Both qualitative and quantitative methodology were used in this study. The initial data set was composed of World Language edTPA scores from a ISU’s seven Spanish teacher education program completers during the 2015-2016 academic year. Analysis of participants’ assessment artifacts (e.g., rubrics, evaluation criteria, etc.) allowed easier comparison of the level of class, type of rubric used, rubric criteria, feedback type, language of the rubric and feedback, among other features. Using qualitative analysis, I also explored ways that the portfolios with high average assessment task subscores manifested language awareness, as compared to the portfolios with low average subscores. Three general categories, based on the portfolios, formed the initial structure for analysis: language awareness, knowledge of L2, and knowledge of learners. Results showed that most participants’ feedback was in English, rather than Spanish. In general, those participants who provided more feedback to students, no matter the language, scored better on the edTPA assessment task.
This project sought to explore ways of preparing ISU teacher candidates of Spanish to complete an edTPA portfolio to align with communicative language teaching practices, including using the target language nearly exclusively. Those practices are explored and put into practice during coursework, but do not seem to generalize to the edTPA portfolio constructed during the student teaching semester (Swanson & Hildebrandt, 2017), as was found in the present study. I will use the information gained to create more opportunities for ISU teacher educators to create effective, Spanish-language feedback to their K-12 students (Hunzicker & Lukowiak, 2015).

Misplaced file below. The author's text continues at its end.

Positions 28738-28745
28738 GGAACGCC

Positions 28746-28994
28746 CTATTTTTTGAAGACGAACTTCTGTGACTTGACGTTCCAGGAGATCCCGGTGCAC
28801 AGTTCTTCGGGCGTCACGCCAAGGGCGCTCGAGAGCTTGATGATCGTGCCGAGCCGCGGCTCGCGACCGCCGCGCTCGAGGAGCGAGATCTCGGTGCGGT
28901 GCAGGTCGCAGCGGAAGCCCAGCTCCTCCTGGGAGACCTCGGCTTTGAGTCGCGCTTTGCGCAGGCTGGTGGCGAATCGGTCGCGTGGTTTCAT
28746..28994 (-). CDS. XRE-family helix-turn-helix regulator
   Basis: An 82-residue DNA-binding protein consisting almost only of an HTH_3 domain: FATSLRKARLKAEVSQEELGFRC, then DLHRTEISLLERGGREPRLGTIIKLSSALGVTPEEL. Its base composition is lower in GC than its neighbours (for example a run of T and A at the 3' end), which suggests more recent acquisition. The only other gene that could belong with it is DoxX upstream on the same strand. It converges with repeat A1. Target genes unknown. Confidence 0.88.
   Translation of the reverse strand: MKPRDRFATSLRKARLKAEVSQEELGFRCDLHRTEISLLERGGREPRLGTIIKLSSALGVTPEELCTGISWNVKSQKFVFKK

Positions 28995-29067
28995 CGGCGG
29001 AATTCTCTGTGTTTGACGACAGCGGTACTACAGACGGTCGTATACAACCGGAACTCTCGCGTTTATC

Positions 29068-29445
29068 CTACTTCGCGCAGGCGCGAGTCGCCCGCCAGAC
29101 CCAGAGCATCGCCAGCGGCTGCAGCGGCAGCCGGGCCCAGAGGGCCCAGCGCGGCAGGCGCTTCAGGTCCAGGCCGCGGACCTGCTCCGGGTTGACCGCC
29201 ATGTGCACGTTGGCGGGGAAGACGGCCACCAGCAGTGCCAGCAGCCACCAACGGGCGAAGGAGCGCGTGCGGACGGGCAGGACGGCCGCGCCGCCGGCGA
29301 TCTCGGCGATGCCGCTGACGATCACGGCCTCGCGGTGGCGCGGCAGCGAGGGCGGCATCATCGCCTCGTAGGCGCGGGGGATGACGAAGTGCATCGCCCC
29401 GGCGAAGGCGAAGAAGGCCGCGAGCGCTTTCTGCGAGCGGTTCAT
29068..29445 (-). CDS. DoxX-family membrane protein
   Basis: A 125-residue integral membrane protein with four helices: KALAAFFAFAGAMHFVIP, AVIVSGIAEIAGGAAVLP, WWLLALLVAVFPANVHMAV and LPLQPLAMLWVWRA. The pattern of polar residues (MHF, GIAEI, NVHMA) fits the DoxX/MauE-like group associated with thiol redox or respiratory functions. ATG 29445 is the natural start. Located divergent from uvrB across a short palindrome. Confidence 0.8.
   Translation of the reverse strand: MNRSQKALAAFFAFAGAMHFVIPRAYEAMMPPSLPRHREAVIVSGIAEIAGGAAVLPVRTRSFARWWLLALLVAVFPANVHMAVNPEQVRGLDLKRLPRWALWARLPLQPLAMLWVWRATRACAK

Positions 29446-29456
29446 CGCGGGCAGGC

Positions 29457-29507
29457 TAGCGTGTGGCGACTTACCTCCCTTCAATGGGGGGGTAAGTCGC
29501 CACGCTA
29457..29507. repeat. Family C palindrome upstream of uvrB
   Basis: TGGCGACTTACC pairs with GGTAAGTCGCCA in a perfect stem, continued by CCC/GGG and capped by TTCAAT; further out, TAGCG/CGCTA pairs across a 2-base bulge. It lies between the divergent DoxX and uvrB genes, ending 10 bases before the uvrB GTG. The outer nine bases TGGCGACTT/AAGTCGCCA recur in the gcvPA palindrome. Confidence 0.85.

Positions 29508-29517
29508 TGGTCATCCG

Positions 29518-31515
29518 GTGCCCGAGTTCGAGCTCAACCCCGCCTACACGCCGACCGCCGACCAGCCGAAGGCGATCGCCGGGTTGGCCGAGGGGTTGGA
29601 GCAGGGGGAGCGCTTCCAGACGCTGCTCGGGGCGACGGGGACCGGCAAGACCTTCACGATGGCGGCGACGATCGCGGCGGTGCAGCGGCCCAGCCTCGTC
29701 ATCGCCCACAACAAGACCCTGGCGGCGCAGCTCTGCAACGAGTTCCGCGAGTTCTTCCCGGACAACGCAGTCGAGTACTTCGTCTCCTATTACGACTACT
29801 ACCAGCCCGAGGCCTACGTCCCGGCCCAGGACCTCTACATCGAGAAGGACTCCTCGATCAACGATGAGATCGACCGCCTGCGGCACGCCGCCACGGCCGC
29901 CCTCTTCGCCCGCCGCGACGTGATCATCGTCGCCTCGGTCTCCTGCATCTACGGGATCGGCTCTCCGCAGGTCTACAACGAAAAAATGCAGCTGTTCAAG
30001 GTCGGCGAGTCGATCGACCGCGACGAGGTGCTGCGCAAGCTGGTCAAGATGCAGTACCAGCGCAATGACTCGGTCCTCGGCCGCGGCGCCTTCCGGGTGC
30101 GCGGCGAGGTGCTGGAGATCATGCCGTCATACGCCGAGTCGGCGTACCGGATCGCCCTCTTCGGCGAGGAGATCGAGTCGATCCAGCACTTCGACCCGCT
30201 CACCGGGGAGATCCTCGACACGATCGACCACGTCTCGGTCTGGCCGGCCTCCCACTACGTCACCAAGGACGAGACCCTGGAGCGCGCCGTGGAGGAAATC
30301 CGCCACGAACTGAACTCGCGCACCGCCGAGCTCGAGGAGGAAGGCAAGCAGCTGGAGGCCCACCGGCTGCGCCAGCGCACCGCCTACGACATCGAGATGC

The full study can be found in a chapter called “Pedagogical Content Knowledge, Language Awareness, and edTPA” that will appear early next year an edited volume. Researching edTPA Promises and Problems: Perspectives from English to Speakers of Other Languages, English Language Arts, and World Language Teacher Education will be released in early 2018 by Information Age Publishing.
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Hildebrandt, S. A., & Swanson, P. (2016). Understanding the world language edTPA: Research-based policy and practice. Charlotte, NC: Information Age Publishing.
Hunzicker, J., & Lukowiak, T. (2015). Engaging pre-service teachers –and their professor – in learning: A comparison of two literacy methods courses. Journal of Transformative Learning, 3(2), 52-83.
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Sigler, E. A., & Saam, J. (2006). Teacher candidates’ conceptual understanding of conceptual learning: From theory to practice. Journal of Scholarship of Teaching and learning, 6(1), 118-126.
Swanson, P. & Hildebrandt, S. A. (2017). Communicative learning outcomes and world language edTPA: Characteristics of high-scoring portfolios. Hispania, 100, 331-347.